Is the Middle East ignoring Gulf tanker crisis?

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June 16, 2019 14:28
2 minute read.
An oil tanker is seen after it was attacked at the Gulf of Oman, June 13, 2019

An oil tanker is seen after it was attacked at the Gulf of Oman, June 13, 2019. (photo credit: ISNA/REUTERS)

 
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The attack on two tankers in the Gulf of Oman, which led to a massive fire on one of them and the evacuation of both, appeared to be the curtain-raiser to a larger crisis.

However, regional powers are treading carefully, looking to Washington for leadership amid worries of another conflict in the Middle East.

On Saturday both the United Arab Emirates and Saudi Arabia, two countries that have been most critical of Iran’s aggressive foreign policy over the years, did not have major reactions to the tanker attack. Saudi Arabia instead was dealing with yet another drone attack, which have become an almost daily occurrence. Saudi Arabia targeted Houthi rebel forces in retaliation on Saturday, according to Al-Arabiya.

The National in the UAE, which one might assume would have wall-to-wall coverage of tankers being attacked in a shipping lane so vital to the Emirates, also had only limited coverage of the fallout from the tanker attack. It’s main article noted that officials of an unnamed country were “playing down” any speculation that the US would respond promptly. Instead the issue was depicted as mostly a western problem. The UK, Europeans, the US, Japan and Norway were said to be integral to any response. And “Gulf allies.” One might think that the Gulf powers – Kuwait, Bahrain, the UAE, Qatar, Oman and Saudi Arabia – would be taking the lead here. They have an organization, the Gulf Cooperation Council, that could lead the effort. They could investigate.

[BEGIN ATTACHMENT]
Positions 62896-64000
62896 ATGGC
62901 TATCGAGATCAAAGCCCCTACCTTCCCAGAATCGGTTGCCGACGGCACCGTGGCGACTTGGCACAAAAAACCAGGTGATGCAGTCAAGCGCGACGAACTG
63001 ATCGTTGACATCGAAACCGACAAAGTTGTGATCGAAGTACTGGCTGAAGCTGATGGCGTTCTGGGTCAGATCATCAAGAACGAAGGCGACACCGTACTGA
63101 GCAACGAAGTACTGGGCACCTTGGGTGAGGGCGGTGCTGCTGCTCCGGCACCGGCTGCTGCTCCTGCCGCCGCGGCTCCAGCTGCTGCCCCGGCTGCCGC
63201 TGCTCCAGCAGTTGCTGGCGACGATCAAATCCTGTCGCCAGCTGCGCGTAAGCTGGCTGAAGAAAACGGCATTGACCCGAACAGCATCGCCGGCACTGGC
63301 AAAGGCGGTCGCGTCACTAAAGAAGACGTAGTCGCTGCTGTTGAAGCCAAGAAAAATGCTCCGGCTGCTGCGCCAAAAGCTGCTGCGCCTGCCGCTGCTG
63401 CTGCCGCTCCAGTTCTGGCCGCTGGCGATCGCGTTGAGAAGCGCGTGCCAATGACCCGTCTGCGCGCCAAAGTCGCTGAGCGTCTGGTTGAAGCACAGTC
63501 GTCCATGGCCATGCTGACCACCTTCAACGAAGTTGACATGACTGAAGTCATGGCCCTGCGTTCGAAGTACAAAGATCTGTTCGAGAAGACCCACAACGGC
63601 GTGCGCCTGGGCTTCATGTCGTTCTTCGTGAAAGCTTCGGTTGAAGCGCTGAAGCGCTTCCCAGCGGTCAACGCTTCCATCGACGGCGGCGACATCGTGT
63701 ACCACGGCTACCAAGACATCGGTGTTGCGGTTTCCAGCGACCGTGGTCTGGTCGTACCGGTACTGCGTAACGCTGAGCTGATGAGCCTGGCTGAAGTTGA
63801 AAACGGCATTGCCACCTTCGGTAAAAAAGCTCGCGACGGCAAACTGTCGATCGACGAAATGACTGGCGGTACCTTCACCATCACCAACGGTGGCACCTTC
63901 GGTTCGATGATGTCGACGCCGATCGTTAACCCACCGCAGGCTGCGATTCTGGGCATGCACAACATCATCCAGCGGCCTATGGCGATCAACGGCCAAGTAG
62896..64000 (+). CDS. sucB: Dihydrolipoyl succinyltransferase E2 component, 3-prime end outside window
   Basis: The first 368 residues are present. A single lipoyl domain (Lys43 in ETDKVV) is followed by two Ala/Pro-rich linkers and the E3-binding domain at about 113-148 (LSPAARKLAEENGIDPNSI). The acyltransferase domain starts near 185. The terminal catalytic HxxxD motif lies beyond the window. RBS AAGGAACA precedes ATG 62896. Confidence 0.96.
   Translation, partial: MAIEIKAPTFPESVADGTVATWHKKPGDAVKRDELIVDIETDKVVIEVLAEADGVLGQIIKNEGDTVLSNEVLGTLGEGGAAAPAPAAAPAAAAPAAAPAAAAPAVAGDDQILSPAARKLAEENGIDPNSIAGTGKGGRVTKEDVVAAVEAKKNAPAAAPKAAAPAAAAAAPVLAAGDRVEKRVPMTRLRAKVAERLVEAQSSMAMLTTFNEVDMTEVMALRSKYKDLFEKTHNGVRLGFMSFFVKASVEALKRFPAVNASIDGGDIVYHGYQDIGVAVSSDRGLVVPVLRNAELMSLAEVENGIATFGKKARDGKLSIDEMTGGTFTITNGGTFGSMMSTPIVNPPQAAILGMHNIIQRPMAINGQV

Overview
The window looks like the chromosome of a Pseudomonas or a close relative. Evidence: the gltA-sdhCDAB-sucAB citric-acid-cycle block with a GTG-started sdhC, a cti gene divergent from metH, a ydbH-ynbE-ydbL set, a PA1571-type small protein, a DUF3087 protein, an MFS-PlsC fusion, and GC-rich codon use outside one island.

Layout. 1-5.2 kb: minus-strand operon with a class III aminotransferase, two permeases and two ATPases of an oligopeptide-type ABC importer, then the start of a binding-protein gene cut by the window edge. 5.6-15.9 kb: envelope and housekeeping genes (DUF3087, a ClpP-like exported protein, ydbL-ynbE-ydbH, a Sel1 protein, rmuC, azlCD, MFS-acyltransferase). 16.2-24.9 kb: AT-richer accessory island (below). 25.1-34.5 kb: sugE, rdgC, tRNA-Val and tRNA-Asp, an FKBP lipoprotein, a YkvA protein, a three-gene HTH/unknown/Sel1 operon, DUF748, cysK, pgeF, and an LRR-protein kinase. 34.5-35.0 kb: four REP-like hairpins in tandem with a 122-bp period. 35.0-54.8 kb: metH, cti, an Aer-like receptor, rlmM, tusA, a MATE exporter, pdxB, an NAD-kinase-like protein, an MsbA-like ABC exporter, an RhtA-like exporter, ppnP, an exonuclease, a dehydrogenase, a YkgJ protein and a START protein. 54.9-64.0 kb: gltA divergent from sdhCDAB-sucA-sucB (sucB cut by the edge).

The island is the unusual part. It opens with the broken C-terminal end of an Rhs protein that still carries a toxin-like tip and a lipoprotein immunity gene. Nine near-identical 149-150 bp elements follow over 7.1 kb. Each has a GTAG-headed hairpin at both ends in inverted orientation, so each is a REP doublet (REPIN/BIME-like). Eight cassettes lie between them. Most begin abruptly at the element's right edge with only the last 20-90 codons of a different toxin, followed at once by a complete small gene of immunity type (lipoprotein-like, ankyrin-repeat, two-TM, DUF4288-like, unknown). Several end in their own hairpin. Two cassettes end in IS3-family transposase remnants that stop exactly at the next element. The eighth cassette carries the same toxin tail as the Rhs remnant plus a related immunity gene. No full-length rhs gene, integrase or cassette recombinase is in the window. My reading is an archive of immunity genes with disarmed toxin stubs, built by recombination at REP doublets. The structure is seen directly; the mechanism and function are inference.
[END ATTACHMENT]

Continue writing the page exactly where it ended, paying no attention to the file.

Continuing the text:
They already had to deal with a May 12 incident in which four ships were sabotaged, two from the UAE and one from Saudi Arabia and Norway. In the June 13 attack a Norwegian and Japanese-owned ship were attacked. Qatar, although it is in the Gulf, appears to busy meeting with the Iranians to actually do much about the incident. The Qataris were in Tajikistan for the fifth summit of the Conference on Interaction and Confidence Building Measures in Asia on Saturday. Qatari Emir Sheikh Tamim bin Hamad al-Thani met Russian President Vladimir Putin at the event, Turkish President Recep Tayyip Erdogan and then the Iranians. He discussed “bilateral relations” with Iran and the importance of “dialogue to resolve differences,” thanking Iran for its support against a blockade imposed by Qatar’s neighbors in 2017.

Other issues seem to dominate problems in the Middle East, besides the tanker attack. The US and other countries are concerned about a crackdown on protests in Sudan. Here Qatar’s hands are again influential. Kuwait praised Qatar’s role in Darfur in support of an African Union mission and political solutions there.

This doesn’t mean that there are no concerns about what comes next in the Gulf. Oil tankers navigating the Straits of Hormuz will have additional security, sources say. There will be increased patrols in the area, liked backed by the US. In addition an article in Al-Jarida says Kuwait may change the route of some of its tankers. The main message is “calm.” No one wants a new tanker war, or a war at all in this key economic area where thirty percent of the world’s seaborne oil is carried. Clearly Iran, which the US accuses of being behind the attack, is not being treated like a pariah by other regional countries and global powers, such as Russia, China or Turkey. This represents a major win for Tehran and also shows that Washington is considering the next step with extreme caution.

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